Fallout 3 has its flaws, but what it has to offer is beyond anything that you've ever seen before.
Maluigi wrote this review on .
The Bad: Shooting mechanics aren't up to snuff; a couple of glitches and stiff animations (though they're easy to ignore).
Some choices that you make can shape your entire life. When you make a bad choice, your life is changed for the worse in many ways. If you make a good choice, your entire life can change for the better. Choices shape who we are, and no game knows this better than Fallout 3. When you make a choice in Fallout 3, it affects who you are and how people see and respond to you.
The world has fallen into nuclear war. Expecting the extinction of...well...everything, a company called Vault-Tec created vaults to escape nuclear destruction. As families crowd Vault 101, the vault is sealed shut and isn't going to open for anyone. You begin the game as a baby where you customize your look, features and pick your name. As you turn one, you begin a sort of tutorial, where you're taught how to walk and jump as well as pick your dominant attributes like Strength, Luck and the like. The game then fast forwards to your tenth birthday.
When you finally turn ten, you become an official vault dweller. You also receive a Pip-Boy: a device attached to your arm which helps keep track of items, abilities and so on. As you continue to grow you have to take your G.O.A.T (Generalized Occupational Aptitude Test). This determines what skills you will be good at. The questions on the G.O.A.T are simply hilarious, and it introduces the game's humor quite nicely.
One day, however, you wake up to find your father missing. He has escaped from the vault and left you behind. This event causes widespread panic. Because you're believed to have helped your father commit the unspeakable act, you're secretly escorted out of the vault by your best friend Amata. You eventually run into a couple of guards that want to capture you, but after opening the vault the guards step back and say, "What are you nuts? I'm not going out there!" This shows how serious the game is about little details. Some games would've just let the guards chase you until you killed them or vice versa, but Fallout 3 takes its story very seriously and it shows in little details like this.
When you finally reach the outside, you're given a breathtaking sight: a cliff that overlooks the wasteland as dramatic music plays. The main story gets a lot deeper, and focuses on many different things that involve your father and the secrets that he had left behind before leaving the vault.
The main story is pretty lengthy. If you focus on it, and it only, then you won't see everything that the game has to offer. Also, once you've beaten the story, you can't go back and finish quests that you neglected to complete (unless you try for downloadable content). So make sure to save before the big finale.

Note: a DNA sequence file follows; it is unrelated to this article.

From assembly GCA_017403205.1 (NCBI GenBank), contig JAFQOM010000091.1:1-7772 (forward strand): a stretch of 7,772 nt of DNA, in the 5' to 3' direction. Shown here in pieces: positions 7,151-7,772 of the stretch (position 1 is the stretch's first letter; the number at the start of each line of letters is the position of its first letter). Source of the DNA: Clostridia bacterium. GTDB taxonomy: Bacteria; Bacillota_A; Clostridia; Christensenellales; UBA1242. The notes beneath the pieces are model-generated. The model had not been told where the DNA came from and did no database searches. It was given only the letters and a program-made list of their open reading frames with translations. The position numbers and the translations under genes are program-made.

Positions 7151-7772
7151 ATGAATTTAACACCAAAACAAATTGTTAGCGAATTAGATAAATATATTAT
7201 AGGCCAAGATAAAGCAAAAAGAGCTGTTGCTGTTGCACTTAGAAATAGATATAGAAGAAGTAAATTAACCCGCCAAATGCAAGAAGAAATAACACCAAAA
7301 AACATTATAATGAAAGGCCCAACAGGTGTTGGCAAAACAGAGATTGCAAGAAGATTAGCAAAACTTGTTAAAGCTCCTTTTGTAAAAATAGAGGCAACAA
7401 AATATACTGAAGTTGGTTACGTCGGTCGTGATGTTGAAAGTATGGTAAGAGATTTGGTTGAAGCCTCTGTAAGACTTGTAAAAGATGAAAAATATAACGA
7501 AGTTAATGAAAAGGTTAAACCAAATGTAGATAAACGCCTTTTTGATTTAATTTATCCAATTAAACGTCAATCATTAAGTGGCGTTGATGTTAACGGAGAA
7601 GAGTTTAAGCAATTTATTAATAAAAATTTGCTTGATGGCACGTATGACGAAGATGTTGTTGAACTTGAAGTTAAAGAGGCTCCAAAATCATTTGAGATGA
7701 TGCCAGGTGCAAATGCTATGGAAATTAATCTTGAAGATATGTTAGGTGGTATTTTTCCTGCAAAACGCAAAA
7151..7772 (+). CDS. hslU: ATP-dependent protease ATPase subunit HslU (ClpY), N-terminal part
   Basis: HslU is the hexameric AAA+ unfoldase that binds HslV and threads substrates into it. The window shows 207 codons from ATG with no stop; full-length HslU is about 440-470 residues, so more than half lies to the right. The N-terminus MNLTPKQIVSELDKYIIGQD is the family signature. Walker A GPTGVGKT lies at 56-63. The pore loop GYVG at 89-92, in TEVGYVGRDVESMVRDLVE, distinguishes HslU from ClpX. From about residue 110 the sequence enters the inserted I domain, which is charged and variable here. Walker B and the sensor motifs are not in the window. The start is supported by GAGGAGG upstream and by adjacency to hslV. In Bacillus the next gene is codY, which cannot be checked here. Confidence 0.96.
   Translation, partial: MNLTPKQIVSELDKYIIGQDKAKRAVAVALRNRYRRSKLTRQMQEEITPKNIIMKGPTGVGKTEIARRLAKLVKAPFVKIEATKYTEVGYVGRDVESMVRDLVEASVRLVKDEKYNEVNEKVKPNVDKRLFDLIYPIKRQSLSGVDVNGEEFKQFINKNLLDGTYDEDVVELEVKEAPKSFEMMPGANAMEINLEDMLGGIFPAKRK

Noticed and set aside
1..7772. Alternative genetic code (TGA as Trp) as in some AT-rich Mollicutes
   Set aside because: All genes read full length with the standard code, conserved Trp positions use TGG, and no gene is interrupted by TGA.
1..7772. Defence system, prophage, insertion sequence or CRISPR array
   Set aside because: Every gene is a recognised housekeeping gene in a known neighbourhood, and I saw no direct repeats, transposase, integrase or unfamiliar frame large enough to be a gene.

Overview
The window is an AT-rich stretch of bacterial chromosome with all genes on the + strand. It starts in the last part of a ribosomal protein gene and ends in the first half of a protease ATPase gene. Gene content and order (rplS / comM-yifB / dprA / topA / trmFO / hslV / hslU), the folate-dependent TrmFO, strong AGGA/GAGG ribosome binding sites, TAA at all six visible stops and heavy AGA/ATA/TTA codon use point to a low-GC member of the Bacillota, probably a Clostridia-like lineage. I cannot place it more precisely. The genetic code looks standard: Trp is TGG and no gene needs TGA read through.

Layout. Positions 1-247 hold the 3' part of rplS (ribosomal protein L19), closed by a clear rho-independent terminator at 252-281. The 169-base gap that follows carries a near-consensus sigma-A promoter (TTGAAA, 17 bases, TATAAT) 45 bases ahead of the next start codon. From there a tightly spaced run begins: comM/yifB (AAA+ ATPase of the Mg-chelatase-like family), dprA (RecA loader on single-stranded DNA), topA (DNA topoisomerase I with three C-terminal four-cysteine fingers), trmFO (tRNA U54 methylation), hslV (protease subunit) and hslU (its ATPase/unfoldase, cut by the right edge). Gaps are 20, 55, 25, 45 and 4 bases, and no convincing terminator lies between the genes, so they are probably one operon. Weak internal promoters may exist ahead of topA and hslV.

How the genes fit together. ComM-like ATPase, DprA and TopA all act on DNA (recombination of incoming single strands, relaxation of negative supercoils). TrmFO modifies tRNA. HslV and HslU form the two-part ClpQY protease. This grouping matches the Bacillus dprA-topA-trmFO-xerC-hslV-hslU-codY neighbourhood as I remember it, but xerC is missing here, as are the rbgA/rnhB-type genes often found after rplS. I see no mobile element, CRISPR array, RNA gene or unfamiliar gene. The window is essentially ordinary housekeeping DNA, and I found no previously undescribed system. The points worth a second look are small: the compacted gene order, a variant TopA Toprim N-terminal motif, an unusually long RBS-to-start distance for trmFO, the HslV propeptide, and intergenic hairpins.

The wasteland is a gigantic place. There's no doubt that the setting here is absolutely breathtaking in every way. Everything feels very real. One interesting note has to do with the water around the wasteland. Occasionally, you may find lakes or puddles of water that can restore your health. However, the water is full of radiation. Drink too much and your character may go through radiation sickness, crippling his abilities and his health. Luckily, there's a handy meter to track how irradiated you are.
Hundreds of unique locations are yours to explore at any time during the game. Each one of them is interesting and thought provoking. Some of them actually look somewhat authentic and make you think, "Wow, so this is what it'd probably look like after a nuclear apocalypse." Almost every locations has a secret, and there are some areas that will make your jaw drop.
There are tons of side quests to complete. Each one has its own story that requires you to make difficult decisions. Speaking of decisions, you're going to be forced to make a lot of them that ultimately shape who you are and how people react to you. Decisions usually come in the form of unique dialogue options that appear every time you engage in a face-to face conversation with someone. Unlike other games that show very typical reactions and dialogue options, Fallout 3's dialogue is absolutely hilarious. There's no doubt you'll at least giggle at the wealth of comedy on display in Fallout 3.
However, decisions can also come in the form of killing someone or maiming them. For example, you can actually kill a bully named Butch in the vault in the opening part of the game. If you do, you won't see him in the rest of the game, and you'll receive negative karma. However, if you let him live, many opportunities may pop up in the future that involve him. He may be able to help you later in the game.